California School Bus Electrification Project Kicks Off With Sargent & Lundy’s Help

Firm helped family-owned business win $3 million state grant to electrify quarter of its fleet with vehicle-to-grid technology

March 4, 2024 – The California Energy Commission this week kicked off a project with family-owned Storer Coachways to electrify a quarter of the company’s school bus fleet. Sargent & Lundy provided technical expertise and electric vehicle infrastructure experience to help Storer win $3 million in state grant funding for 37 bidirectional charging stations to be installed at two locations serving the Modesto City Schools District in California’s Central Valley. Sargent & Lundy will go on to help design and implement the project.

Alex Coologeorgen | Sargent & Lundy“This is a great win for a project that will serve so many community needs,” said Alex Coologeorgen, senior principal energy consultant who led the feasibility study on behalf of Storer. “Not only does it help a small business transition to safe, clean electric buses to transport special-needs students, but this will also provide additional energy back to the grid during peak demand periods in the summer when the buses are not in service.”

Storer Coachways was founded in 1952 to provide transportation services for special education students throughout Stanislaus County. The company is planning to electrify two of their school bus yards with space for more than 250 buses to reduce its carbon footprint and serve as an example for other operators to follow.

Beyond conducting the feasibility study for the two bus yards, Sargent & Lundy’s team also helped Storer apply for the grants under the CEC’s Clean Transportation Program. Following this week’s kickoff, the company will work with Storer to provide technical advice and coordinate with equipment suppliers and contractors for the selection of the chargers and buses. Prior to groundbreaking, which is expected to occur this summer, Sargent & Lundy will also provide design engineering services to support the installation of 37 chargers at the two bus yards. The project is expected to be completed by mid-2025.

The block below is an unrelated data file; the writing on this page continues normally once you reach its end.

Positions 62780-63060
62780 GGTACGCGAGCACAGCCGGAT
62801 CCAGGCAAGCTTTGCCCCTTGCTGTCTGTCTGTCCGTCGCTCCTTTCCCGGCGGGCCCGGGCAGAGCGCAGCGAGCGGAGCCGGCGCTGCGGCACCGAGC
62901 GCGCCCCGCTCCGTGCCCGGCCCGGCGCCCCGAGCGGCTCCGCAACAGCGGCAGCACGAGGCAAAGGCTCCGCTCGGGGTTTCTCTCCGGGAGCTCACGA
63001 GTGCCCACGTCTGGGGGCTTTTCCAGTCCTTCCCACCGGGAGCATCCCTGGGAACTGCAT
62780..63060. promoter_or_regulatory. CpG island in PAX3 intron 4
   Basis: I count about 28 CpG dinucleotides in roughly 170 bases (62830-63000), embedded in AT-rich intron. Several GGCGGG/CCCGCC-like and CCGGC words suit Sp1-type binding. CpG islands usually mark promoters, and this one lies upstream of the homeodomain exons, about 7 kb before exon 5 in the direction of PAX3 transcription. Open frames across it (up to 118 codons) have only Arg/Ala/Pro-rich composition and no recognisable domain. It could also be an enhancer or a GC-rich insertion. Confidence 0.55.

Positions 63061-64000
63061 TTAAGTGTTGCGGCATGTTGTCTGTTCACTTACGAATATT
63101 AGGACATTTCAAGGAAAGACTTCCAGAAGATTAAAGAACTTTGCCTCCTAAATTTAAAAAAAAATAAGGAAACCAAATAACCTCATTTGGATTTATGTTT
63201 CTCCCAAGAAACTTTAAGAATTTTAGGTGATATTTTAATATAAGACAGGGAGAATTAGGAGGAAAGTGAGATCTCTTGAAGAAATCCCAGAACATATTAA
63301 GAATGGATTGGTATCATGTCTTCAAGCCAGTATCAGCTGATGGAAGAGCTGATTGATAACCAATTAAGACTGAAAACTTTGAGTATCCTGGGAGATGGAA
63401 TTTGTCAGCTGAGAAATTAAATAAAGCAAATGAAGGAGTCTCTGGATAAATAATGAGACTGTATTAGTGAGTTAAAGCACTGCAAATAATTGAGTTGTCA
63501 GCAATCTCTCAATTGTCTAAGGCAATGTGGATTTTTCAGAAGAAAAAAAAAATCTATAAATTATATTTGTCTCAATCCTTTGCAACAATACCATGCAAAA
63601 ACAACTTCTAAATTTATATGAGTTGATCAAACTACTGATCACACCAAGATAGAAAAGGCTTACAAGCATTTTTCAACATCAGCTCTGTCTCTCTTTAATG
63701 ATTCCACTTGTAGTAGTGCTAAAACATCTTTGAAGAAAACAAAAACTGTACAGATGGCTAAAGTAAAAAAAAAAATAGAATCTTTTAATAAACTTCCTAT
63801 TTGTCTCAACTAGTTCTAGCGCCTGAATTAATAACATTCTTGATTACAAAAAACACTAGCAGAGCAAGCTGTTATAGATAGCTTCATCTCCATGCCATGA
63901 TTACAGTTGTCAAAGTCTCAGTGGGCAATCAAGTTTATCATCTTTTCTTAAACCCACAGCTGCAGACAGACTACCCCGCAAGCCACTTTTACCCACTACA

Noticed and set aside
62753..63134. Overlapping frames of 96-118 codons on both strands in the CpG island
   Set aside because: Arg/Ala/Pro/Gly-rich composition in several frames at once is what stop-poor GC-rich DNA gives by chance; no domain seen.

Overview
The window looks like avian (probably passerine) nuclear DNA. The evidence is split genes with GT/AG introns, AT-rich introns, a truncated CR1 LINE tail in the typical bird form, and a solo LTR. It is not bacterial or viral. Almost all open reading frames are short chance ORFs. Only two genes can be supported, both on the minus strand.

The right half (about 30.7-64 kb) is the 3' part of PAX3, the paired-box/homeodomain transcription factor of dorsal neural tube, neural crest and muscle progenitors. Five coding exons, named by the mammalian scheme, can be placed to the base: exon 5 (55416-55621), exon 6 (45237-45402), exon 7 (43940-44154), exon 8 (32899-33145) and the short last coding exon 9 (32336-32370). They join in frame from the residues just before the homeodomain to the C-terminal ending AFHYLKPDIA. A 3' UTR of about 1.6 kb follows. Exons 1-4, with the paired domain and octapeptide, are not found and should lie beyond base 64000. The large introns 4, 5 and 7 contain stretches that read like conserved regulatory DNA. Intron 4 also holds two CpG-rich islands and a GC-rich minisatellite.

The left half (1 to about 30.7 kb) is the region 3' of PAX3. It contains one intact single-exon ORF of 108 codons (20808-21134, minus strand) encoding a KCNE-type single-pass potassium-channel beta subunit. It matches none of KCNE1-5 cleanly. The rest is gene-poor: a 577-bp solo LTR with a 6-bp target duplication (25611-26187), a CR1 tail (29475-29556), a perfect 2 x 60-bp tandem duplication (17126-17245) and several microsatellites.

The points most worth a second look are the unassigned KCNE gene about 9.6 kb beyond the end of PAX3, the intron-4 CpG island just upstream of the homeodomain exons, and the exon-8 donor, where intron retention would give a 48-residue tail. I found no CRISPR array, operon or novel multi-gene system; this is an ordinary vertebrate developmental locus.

The $3 million grant to Storer is part of a $125 million appropriation for zero-emission school buses and accompanying charging infrastructure. The state expects to fund an additional $375 million in future appropriations. Under the second phase of the CEC program, project teams awarded under the first phase will be allowed to use the bidirectional charging infrastructure blueprints to replicate the initial projects at additional California school districts.

In addition to reducing CO2 emissions from internal combustion engines, a primary objective of the grant funding is to create additional energy resources using vehicle-to-grid technology. In an area particularly prone to wildfires, the use of electric school buses with bidirectional capabilities can help improve grid reliability and reduce the impact of public safety power shutoffs. When utilities cut power to certain areas to lessen the risk of wildfires, the school buses can be used during peak summer months as a backup battery electric storage system to reinforce the grid.

“This project demonstrates our leadership and experience in this space,” Coologeorgen said. “This is an excellent use of this type of vehicle-to-grid technology. When school buses aren’t needed in the summer, they can be used as backup electric storage when there’s more demand for electricity. It makes perfect sense.”

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